e-Books and Digital Library Projects
The continued growth of digital content and e-books has lead to an explosion of digital library projects. According to a study from the Pew Internet and American Life Project released this past summer, trends show that American’s are gradually reading more materials in digital form. Recent developments related to the legality of large-scale projects such as Google Books project has further brought attention to the growing demand for e-book content and services. As librarians and publishers continue to sort through legal issues related to e-book licensing, it is important to note that several digital library projects are underway.
E-books and digital content got a boost last month when a long awaited ruling in a case against Google Books was announced. The Google Books project began in 2004 and included efforts to scan and make digitally available books from university and public libraries around the world. For books that were in the public domain or where the author had given permission, the full text of the book was scanned and made digitally available through the Google Books interface for free. For books which were still under copyright, scans were made with the idea that Google Books users could search the full text and preview a limited number of pages for free but then be required to purchase the title to read more. With scanning continuing, in 2005 the Authors Guild and the Association of American Publishes filed suit against Google claiming the Google Books project caused “massive copyright infringement.” Last month, after many years of legal procedures, a U.S. district court judge sided with Google and their claim of “fair use” for the scanning project. While the Authors Guild plans to appeal this ruling, it is important to take note of the impact the Google Books project has made in the past nine years.
According to Google the project currently includes 30 million scanned books all of which can be searched for free making it one of the largest collections of digital resources. While the full text of copyrighted materials cannot be viewed in full, many books in the project continue to provide previews of the content. The full text of materials out of copyright is freely available.
While Google Books is one of the largest digitization projects, similar projects include online digitization efforts through the HathiTrust, Internet Archive, and the Digital Public Library of American (DPLA).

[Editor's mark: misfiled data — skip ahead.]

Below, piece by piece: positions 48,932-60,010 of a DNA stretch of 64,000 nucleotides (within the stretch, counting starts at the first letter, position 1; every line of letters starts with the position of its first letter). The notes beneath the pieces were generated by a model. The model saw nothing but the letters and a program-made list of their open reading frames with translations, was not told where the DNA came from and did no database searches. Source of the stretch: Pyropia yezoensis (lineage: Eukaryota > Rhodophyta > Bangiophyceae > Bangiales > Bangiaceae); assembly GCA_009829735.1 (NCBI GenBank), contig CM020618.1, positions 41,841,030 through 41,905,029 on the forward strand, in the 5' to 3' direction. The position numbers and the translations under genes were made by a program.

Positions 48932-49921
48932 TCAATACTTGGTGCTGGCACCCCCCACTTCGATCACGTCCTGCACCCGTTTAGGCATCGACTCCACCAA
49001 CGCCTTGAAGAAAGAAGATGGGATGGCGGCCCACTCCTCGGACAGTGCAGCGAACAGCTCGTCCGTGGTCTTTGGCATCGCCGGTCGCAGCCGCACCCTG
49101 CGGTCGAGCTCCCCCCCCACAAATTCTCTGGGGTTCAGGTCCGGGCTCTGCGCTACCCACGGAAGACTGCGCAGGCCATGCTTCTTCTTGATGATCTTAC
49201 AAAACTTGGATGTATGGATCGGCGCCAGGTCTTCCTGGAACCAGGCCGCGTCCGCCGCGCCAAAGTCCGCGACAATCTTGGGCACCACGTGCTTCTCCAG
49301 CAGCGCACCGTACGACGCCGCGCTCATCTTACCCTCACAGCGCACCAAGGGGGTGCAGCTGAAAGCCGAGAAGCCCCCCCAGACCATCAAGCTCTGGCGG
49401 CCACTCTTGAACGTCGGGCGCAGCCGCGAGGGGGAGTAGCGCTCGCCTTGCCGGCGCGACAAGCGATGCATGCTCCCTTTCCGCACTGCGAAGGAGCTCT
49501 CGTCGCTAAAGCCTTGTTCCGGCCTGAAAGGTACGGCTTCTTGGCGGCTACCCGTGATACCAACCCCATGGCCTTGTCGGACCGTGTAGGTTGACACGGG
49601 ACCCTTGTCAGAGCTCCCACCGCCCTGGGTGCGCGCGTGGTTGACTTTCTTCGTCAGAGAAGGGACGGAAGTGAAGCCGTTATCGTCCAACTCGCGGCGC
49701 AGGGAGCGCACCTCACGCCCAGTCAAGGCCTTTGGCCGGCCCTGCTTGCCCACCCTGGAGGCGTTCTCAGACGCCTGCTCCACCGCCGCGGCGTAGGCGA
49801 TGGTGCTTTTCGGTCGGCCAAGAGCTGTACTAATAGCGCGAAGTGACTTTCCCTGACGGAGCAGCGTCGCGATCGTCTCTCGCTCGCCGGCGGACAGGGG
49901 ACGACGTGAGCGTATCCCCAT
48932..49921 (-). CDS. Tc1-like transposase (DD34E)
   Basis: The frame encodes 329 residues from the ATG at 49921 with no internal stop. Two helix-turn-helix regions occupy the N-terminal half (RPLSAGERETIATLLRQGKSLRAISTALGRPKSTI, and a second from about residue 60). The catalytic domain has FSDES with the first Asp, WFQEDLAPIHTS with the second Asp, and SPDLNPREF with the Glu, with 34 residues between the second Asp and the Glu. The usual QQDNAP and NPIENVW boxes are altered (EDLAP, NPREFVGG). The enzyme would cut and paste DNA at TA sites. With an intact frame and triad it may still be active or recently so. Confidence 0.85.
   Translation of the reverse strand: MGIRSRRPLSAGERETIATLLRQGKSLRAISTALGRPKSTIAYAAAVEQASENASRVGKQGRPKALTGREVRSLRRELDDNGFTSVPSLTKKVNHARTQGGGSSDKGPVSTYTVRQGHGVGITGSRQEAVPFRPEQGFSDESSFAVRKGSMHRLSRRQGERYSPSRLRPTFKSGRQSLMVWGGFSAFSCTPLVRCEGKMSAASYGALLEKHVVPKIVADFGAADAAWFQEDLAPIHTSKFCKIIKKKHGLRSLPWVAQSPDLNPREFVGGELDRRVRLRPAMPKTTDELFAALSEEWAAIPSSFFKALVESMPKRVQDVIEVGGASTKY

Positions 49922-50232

Founded in 1996 and launched in 2001, Internet Archive provides permanent storage of and free access to digital collections. Internet Archive is a storage location not only for over four million public domain books, but it also provides access to archived websites, moving images, and music. Internet Archive also allows the public to upload and download digital content. Many museums and universities have uploaded their content into the system. In 2007 Internet Archive began uploading public domain books from the Google Books project. Another project of Internet Archive is the Open Library which provides free full text access to over one million public domain books as well as an e-book lending program with over 250,000 recent books which are still under copyright. These books can be borrowed by Open Library card holders. Registration for Open Library is free. This digital lending program is made possible through partnerships with libraries around the world.
The collections of the Medical Heritage Library is included in the Internet Archive as a special collection of freely available materials.
The HathiTrust Digital Library launched in 2008 and is designed as a large-scale collaborative digital repository for content including materials digitized by the Google Books project and Internet Archive. HathiTrust includes partnerships with research libraries around the world with costs being shared among the participants. In 2012 HathiTrust reported over 10 million digital volumes, 2.7 of which are in the public domain. HathiTrust provides free search of its repository as well as full access to free content.
The Digital Public Library of America (DPLA) is the newest large-scale digital library project. Launched in early 2013, DPLA aims to unify large siloed digital collections such as those from the Library Congress, HathiTrust, Internet Archive, and other collections. According to project founder Robert Darnton, by using a distributed system of service hubs as well as application programing interface (API) and open data tools, DPLA hopes to “make the holdings of America’s libraries, archives, and museums available to all Americans – and eventually to everyone in the world, online and free of charge.”